Monday, January 13, 2014

6 Films To Keep You Awake (2008)

I didn't know anything going in to 6 Films To Keep You Awake (a good substitute, perhaps, for the discontinued 8 Films To Die For? -_^), but I learned soon enough that it is a collection of six Spanish horror films, that I think may be based on some older series, that possibly ran on television in Spain, called Films To Keep You Awake, or something similar. Regardless, I pretty much had zero expectations about these films, and wasn't sure what kind of quality they'd be, from hit-and-miss indies to solid genre staples, but I was generally impressed with the series and had a very good time watching them. Allow me to say a few things about each one. I will try to keep spoilers to a minimum.

1. La Culpa (a.k.a. Blame)

A single mother and her impossibly adorable little girl are taken in by the obstetrician (who runs an abortion clinic in her own home) she works as a nurse for. The female doctor's unwelcome advances, a devoutly religious neighbor, and a creepy attic, along with the subject of abortion and the anxieties that come with it, all contribute to a suspenseful atmosphere. But where this film is heavy on mystery, it is light on action. The story unfolds slowly, and while it teases some very disturbing implications (like what that little girl is carrying around in her tin box), it ultimately fails to come together in the end and deliver on its promise of being a pro-lifer's wet dream (which, for the rest of us, would make for a pretty chilling nightmare). It might keep you awake, but mostly for real-life psychological - and not scary, supernatural - reasons.

2. Regreso A Moira (a.k.a. Spectre)

Following the suicide of his wife, an old man returns to the small town of his youth, and reminisces about a relationship he had with an older woman the superstitious villagers all believed to be a witch, and that ended in tragedy. The details of that event are revealed piecemeal, and prove to be a rather intriguing mystery. The movie drags on a bit long, but it has a satisfying payoff. The last fifteen minutes or so had me perched on the edge of my seat - in more of a mental than an adrenal sort of way. Spectre is an exercise in subtlety, but it's pieced together very well. It serves as a textbook example of how to construct an effective atmosphere with scares that do not rely on loud noises and things springing at the screen from out of the shadows. I recommend it.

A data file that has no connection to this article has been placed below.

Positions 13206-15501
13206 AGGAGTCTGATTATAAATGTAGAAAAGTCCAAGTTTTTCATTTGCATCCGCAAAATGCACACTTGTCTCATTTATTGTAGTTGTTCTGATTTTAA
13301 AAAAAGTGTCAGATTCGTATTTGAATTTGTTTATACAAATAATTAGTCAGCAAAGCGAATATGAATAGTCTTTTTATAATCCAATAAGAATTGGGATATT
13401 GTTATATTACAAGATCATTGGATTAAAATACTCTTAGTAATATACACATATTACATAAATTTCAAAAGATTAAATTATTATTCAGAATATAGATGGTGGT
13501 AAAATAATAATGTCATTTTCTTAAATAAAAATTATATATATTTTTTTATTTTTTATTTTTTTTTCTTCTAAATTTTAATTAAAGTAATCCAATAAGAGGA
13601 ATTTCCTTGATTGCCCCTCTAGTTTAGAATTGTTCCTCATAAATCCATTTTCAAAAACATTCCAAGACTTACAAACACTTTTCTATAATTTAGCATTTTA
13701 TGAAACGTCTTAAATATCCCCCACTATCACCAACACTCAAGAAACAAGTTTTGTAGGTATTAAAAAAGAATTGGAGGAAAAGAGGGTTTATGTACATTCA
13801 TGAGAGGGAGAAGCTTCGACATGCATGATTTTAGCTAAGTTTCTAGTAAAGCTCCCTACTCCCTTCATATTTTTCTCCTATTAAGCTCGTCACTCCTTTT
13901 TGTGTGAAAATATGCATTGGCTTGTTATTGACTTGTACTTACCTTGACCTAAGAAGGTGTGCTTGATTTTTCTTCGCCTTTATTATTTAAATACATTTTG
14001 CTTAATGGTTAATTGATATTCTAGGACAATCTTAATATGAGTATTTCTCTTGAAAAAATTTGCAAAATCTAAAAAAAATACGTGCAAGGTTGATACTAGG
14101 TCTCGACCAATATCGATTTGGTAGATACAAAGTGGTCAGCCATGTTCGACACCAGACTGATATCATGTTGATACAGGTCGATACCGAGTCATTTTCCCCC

3. Adivina Quién Soy (a.k.a. A Real Friend)

A young girl with a fascination for the macabre carries her favorite movie monsters around with her like imaginary friends. But danger mounts when she meets a real life monster - a sociopath who takes advantage of her vivid imagination and easy embrace of the strange to infiltrate her home life. This movie accomplishes an impressive homage and imitation of several horror classics, namely Nosferatu, Dr. Jekyll and Mr. Hyde, Night of the Living Dead, and most especially The Texas Chain Saw Massacre. There is an element of surreality to it, that has you questioning what's real and what's imagined, but it all comes together in a twist ending that doesn't feel cheap, but actually suits the story. The actors' performances all contribute to the eerie atmosphere of the piece, including a subtle but delightful performance by the young Nerea Inchausti. I think I liked this one even more than Spectre.

4. Cuento de Navidad (a.k.a. A Christmas Tale)